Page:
Mon. Jun 5th, 2023

In science fiction, space crews are typically spared the boredom and inconvenience of extended-distance space travel by getting placed into a state of suspended animation. Now this aim may possibly have come a step closer immediately after scientists showed that hibernation can be artificially triggered in rodents utilizing ultrasonic pulses.

The advance is noticed as considerable mainly because the method was productive in rats – animals that do not naturally hibernate. This raises the prospect that humans may possibly also retain a vestigial hibernation circuit in the brain that could be artificially reactivated.

“If this proves feasible in humans, we could envision astronauts wearing a helmet-like device made to target the hypothalamus area for inducing a hypothermia and hypometabolism state,” mentioned Hong Chen, an associate professor at Washington University in St Louis, who led the function.

The group very first identified a distinct group of neurons in a deep brain area named the hypothalamus preoptic region, which have been discovered to be involved in regulating physique temperature and metabolism in the course of hibernation. They showed that, in mice, these neurons could be artificially activated utilizing ultrasound, delivered non-invasively by means of a helmet.

When stimulated, the mice showed a drop in physique temperature of about 3C for about a single hour. The mice’s metabolism also shifted from utilizing each carbohydrates and fat for power to only fat, a crucial function of torpor, and their heart prices fell by about 47%, all whilst at space temperature.

The scientists also created an automatic closed-loop feedback program that delivered an ultrasound pulse to retain the mice in the induced torpor if they showed indicators of warming up. This permitted the mice to be kept at 33C in the hibernation-like state for 24 hours. When the ultrasound program was switched off, they woke up once again.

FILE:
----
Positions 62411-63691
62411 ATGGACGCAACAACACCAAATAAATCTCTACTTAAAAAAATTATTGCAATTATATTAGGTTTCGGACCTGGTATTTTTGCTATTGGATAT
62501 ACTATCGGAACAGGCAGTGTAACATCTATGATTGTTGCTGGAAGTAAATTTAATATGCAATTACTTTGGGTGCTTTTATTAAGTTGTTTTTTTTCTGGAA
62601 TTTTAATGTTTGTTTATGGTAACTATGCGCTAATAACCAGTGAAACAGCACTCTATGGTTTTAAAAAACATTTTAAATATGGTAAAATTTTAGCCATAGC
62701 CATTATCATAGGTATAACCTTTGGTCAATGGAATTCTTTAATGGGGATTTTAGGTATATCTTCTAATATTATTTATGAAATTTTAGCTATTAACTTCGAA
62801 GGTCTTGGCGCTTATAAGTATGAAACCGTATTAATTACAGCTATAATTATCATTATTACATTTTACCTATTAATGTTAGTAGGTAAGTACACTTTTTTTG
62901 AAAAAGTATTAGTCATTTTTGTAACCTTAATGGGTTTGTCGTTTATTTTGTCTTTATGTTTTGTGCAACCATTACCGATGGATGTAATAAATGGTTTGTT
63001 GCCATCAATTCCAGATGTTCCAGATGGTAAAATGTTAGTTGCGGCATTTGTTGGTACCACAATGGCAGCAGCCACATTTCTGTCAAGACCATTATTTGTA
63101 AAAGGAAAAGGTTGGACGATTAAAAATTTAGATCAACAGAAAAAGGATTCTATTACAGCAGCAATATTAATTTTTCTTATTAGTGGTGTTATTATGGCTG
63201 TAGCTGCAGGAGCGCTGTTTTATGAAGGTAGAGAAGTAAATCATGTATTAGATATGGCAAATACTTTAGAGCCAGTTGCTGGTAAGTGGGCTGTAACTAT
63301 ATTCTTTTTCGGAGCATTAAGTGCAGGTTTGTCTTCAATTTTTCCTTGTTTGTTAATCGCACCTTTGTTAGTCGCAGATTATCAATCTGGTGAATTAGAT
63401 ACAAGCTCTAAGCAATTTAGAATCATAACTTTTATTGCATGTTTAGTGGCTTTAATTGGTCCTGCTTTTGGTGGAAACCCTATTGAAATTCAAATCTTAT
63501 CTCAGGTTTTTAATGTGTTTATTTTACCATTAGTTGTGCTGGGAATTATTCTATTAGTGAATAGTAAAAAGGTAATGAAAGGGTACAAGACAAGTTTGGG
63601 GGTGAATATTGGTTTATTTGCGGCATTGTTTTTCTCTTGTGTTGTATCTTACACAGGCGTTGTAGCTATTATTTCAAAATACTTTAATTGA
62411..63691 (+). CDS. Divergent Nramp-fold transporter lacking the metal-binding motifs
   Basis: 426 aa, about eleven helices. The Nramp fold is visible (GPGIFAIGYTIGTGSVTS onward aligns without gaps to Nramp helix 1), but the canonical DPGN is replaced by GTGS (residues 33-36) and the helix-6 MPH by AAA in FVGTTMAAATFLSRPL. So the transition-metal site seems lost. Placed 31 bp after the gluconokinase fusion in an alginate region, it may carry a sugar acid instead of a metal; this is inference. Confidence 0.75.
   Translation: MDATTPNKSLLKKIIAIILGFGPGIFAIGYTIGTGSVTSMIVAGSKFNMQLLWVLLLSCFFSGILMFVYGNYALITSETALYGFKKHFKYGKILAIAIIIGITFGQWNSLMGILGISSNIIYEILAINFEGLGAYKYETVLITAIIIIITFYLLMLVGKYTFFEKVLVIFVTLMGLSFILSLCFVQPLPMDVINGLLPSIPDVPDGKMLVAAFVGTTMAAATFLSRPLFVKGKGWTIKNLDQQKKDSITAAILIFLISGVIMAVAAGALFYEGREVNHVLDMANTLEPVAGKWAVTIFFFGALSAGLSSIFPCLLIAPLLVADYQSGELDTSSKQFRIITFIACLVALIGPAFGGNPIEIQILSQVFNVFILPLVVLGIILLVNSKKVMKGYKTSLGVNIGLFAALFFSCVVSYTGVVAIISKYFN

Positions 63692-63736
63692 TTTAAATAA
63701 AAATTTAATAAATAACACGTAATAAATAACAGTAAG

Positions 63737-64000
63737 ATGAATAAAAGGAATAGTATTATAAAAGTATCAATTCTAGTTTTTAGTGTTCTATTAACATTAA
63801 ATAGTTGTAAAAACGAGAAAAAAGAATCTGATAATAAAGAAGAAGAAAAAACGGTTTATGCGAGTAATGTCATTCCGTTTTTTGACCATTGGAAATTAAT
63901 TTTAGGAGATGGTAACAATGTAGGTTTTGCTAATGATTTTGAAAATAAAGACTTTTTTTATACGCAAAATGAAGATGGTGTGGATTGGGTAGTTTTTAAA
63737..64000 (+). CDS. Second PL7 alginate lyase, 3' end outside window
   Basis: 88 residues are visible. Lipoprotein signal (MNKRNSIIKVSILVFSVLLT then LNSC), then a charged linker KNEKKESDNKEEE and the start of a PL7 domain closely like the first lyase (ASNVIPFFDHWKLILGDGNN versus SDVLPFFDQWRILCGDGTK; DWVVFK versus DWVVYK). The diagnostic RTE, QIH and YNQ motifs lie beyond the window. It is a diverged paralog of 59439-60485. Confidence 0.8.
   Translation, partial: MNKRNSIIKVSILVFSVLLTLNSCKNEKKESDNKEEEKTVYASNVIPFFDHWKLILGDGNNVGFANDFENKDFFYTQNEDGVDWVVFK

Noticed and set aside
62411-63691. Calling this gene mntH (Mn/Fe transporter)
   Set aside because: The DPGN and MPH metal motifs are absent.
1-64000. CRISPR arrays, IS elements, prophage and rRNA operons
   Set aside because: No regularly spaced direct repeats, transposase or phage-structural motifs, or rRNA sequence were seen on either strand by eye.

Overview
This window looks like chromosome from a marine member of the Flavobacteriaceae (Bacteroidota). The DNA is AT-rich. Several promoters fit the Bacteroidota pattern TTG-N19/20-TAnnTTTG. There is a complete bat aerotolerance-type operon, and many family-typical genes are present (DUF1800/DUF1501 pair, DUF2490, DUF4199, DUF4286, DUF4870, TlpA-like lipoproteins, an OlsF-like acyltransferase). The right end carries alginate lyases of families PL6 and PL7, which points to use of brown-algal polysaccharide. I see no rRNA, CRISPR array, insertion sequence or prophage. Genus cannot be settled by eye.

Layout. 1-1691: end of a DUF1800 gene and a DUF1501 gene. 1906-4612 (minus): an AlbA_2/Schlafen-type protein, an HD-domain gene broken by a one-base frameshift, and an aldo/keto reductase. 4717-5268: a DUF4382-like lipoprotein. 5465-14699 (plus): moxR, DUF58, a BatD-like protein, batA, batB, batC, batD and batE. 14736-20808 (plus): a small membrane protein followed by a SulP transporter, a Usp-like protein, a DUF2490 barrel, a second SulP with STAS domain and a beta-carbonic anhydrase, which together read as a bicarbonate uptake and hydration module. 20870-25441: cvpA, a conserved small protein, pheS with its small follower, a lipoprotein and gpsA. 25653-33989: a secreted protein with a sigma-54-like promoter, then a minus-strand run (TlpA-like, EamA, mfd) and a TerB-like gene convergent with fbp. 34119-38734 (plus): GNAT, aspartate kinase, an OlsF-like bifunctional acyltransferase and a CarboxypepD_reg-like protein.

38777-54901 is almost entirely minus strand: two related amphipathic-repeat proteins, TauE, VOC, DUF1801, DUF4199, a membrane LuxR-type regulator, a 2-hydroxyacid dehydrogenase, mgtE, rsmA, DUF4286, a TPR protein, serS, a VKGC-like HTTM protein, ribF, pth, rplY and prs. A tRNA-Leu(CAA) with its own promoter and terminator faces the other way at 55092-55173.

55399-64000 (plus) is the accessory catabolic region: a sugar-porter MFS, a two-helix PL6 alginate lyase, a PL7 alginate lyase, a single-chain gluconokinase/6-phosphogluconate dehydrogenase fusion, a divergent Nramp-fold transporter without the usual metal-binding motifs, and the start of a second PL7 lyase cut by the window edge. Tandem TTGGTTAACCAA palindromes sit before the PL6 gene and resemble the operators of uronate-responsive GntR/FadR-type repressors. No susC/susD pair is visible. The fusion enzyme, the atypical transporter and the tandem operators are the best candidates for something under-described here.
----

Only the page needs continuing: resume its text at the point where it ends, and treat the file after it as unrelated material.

The experiments, described in the journal Nature Metabolism, showed that the similar device worked in rats, which had a 1C drop in core physique temperature when the similar brain area was targeted. Chen mentioned the outcome was “surprising and fascinating” and the group planned to test the method in bigger animals.

In humans, inducing a torpor-like state has possible healthcare applications, with some suggesting that slowing down metabolism could get vital time for treating life-threatening circumstances such as heart attack and stroke. “By extending the window for healthcare intervention, this method gives promising prospects for enhancing patients’ probabilities of survival,” mentioned Chen. “Additionally, the non-invasive nature of the method opens the possibility of creating wearable ultrasound devices, such as helmets, for quick access in emergency conditions.”

Prof Martin Jastroch, of Stockholm University, who was not involved in the analysis, described the function as a breakthrough. “Everything they see recapitulates what you see in nature,” he mentioned.

“They can also do this in rats, which is pretty fascinating,” he added, saying that “the likelihood is pretty high” the similar method would, theoretically, function in humans. “We may possibly have some residual skills there. Just before this paper no a single was even considering of how you could experiment with that in secure manner.”

By Editor

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